Frittata vs Quiche - do you have a favorite - or are you not quite sure what the differences are? Let's take a closer look at these two popular egg-based meals and just what goes into making them!
Both frittatas and quiches are perfect for brunch. The basic recipes are versatile enough to allow you to really get creative with your flavors, or to keep them simple yet tasty.
While frittatas and quiches have enough in common for people to sometimes get them confused, there are a few important factors that set them apart from each other.
What is a quiche?
A quiche is a luxurious dish that combines egg with cream and cheese, plus extras such as meat and veggies, which are then baked in a flaky pastry shell. In simpler terms, a quiche is actually an unsweetened custard mixed with a savory pie!
Quiches have been enjoyed for centuries, and while their origins are considered to be French, there are records of quiche being consumed in Italy as early as the 13th century!
The popular French quiche that many people know and love is the traditional Quiche Lorraine, which is a delicious combination of eggs, cream and pork fat. Modern cooks tend to use cheese and bacon instead.
What is a frittata?
Some people consider the frittata to be the Italian version of an open-faced omelette, whereas other would describe it as a hybrid of a quiche and an omelette. Similar to quiches, frittatas generally feature cream, cheeses, vegetables and meats. The difference is that they are cooked in a skillet.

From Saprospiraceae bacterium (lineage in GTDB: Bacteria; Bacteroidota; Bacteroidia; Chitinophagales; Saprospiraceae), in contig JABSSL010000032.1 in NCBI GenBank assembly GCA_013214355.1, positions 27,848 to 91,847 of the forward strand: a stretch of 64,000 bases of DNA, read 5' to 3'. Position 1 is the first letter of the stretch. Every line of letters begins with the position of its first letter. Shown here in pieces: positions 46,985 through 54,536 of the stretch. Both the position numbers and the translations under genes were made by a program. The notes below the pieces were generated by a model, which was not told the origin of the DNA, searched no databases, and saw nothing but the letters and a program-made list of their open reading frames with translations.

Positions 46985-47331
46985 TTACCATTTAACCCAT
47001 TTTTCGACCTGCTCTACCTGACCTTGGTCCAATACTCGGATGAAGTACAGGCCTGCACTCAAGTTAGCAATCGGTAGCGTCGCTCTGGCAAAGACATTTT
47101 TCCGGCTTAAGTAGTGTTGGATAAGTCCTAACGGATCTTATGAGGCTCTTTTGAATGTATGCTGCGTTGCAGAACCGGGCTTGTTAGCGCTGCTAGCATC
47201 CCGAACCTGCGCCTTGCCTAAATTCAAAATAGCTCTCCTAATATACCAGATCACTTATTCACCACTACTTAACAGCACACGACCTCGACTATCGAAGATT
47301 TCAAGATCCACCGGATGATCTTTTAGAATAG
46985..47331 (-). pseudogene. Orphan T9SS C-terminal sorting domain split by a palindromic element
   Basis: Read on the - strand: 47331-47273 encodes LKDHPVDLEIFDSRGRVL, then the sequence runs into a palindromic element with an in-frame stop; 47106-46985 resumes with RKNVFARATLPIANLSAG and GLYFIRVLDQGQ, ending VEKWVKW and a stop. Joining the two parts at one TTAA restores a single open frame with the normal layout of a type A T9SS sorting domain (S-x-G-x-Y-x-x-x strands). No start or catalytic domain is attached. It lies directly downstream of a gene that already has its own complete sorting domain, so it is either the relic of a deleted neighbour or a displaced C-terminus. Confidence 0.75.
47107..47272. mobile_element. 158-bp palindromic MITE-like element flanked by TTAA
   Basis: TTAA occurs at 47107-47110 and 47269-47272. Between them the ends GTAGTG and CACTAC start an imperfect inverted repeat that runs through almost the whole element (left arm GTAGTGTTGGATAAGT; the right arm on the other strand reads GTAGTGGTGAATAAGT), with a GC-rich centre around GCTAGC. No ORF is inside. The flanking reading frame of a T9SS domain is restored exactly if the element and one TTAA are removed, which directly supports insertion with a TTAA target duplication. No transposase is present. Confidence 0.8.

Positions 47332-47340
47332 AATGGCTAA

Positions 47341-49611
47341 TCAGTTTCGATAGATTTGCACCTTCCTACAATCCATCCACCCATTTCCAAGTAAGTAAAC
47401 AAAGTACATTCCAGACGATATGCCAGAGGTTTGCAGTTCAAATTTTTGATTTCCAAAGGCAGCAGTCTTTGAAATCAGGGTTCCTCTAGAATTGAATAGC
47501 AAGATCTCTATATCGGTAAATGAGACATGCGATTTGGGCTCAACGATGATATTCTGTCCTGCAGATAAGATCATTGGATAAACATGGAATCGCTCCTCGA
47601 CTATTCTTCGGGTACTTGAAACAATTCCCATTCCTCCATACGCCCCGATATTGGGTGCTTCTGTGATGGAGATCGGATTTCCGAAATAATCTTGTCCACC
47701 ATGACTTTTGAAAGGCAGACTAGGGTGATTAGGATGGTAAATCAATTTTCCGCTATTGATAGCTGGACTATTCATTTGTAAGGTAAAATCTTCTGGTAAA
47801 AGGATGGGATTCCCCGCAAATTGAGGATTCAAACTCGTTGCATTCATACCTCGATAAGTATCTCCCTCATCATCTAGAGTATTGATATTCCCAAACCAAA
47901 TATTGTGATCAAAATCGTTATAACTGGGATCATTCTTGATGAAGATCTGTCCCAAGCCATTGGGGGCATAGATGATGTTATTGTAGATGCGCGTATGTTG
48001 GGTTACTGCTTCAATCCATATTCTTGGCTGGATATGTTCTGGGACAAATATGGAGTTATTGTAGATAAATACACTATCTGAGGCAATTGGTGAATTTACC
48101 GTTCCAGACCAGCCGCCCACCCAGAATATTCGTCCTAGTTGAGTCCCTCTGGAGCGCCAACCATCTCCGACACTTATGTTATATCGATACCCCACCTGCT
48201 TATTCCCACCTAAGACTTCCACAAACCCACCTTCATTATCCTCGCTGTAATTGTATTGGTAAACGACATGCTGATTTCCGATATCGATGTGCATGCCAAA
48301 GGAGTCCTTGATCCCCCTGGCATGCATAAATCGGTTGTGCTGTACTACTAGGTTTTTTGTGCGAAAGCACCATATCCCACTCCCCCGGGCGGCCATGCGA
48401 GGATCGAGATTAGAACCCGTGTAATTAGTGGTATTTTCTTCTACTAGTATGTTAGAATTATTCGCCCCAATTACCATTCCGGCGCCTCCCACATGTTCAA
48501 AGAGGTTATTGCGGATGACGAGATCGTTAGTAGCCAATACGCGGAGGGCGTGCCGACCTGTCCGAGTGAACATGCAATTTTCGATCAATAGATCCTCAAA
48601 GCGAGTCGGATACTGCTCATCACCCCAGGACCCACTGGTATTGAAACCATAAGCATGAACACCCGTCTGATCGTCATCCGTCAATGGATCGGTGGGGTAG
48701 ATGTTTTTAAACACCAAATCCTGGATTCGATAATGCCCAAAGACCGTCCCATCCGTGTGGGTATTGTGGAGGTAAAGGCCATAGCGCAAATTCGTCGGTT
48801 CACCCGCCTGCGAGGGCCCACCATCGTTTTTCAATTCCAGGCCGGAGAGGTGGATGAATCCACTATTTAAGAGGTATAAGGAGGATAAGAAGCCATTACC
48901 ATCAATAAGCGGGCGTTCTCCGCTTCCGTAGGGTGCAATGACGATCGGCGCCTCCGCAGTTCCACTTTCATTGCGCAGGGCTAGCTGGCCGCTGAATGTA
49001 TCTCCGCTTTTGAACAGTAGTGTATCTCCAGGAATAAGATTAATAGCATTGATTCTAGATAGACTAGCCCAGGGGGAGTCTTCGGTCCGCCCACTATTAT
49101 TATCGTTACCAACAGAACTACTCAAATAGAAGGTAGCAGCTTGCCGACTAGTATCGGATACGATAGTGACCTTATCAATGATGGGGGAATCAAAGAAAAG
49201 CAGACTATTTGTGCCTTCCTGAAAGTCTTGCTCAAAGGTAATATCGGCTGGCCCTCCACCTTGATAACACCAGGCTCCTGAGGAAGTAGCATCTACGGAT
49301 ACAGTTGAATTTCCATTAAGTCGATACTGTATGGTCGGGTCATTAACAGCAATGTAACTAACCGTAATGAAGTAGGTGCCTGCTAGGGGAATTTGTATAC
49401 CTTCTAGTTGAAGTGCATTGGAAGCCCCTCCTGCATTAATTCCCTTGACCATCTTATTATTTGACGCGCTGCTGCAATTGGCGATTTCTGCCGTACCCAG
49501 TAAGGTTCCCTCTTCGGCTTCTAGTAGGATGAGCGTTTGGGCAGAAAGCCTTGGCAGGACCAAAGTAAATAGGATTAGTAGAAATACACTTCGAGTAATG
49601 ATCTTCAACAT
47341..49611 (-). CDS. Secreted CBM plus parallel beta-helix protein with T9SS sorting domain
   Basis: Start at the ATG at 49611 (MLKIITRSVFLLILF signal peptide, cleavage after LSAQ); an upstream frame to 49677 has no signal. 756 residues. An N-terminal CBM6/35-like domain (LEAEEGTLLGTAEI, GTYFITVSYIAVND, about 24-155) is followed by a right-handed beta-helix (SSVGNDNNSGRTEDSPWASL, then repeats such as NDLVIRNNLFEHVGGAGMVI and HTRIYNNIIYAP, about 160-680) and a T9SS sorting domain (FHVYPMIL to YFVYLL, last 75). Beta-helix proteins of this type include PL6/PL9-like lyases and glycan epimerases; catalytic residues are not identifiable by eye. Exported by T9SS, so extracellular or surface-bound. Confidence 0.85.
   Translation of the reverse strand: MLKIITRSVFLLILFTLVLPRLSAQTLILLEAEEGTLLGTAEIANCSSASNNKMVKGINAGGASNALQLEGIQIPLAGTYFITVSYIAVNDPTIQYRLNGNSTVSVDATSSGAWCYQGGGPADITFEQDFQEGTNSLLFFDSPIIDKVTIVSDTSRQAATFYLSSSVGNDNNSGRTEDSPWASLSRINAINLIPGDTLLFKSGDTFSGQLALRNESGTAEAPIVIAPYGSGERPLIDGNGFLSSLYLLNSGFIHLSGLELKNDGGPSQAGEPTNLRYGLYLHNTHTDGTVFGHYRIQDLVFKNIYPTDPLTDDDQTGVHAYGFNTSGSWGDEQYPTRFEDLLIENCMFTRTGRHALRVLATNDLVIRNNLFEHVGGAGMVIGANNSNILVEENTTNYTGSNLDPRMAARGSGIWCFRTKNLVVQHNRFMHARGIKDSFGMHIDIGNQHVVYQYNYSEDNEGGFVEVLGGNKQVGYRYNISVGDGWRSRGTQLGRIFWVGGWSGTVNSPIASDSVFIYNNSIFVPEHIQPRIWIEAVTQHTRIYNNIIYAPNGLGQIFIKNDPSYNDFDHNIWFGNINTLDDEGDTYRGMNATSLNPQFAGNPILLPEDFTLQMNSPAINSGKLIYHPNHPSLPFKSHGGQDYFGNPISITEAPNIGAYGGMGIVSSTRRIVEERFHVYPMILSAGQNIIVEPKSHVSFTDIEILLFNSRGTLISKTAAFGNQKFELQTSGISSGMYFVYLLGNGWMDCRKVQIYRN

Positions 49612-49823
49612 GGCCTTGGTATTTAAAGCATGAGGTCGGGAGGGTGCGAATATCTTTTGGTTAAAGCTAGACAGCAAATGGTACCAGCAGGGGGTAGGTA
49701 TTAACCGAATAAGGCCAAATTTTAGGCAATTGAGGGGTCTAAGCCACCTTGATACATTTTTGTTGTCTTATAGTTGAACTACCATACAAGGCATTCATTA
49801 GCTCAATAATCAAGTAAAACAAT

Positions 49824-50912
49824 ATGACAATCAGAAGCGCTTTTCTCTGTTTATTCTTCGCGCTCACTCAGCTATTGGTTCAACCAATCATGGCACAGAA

The differences between quiche and frittata
Now you’ve had a quick overview of quiche and frittata, you may be able to recognize some of the differences between the two.
To summarize, the three main differences are :
- the crust (or lack of one)
- egg-to-cream ratio (or other dairy product)
- the way in which they are cooked
A quiche is baked slowly in a savory pie crust until golden and flaky, whereas a frittata does not have a crust and cooks much more quickly.
The stability provided by the crust allows quiche to be made with a larger volume of dairy (generally cream or milk). In terms of ratios, a quiche usually calls for approximately ½ cup dairy to one large egg.
Frittatas, on the other hand, use significantly less dairy. The type of dairy tends to vary and may include sour cream, heavy cream or creme fraiche. Most frittata recipes recommend a ratio of no more than ¼ cup dairy to 6 eggs.
Quiches are baked in a pie dish, whereas frittatas are generally cooked in a skillet on the stove and then sometimes transferred to a grill to finish setting the eggs.
Both quiches and frittatas can be frozen - cooked quiches and frittatas can be frozen for up to 2-3 months in an airtight container. An unbaked quiche can be frozen for up to one month.
One of the best ways to see the differences between quiche and frittata is to try them for yourself!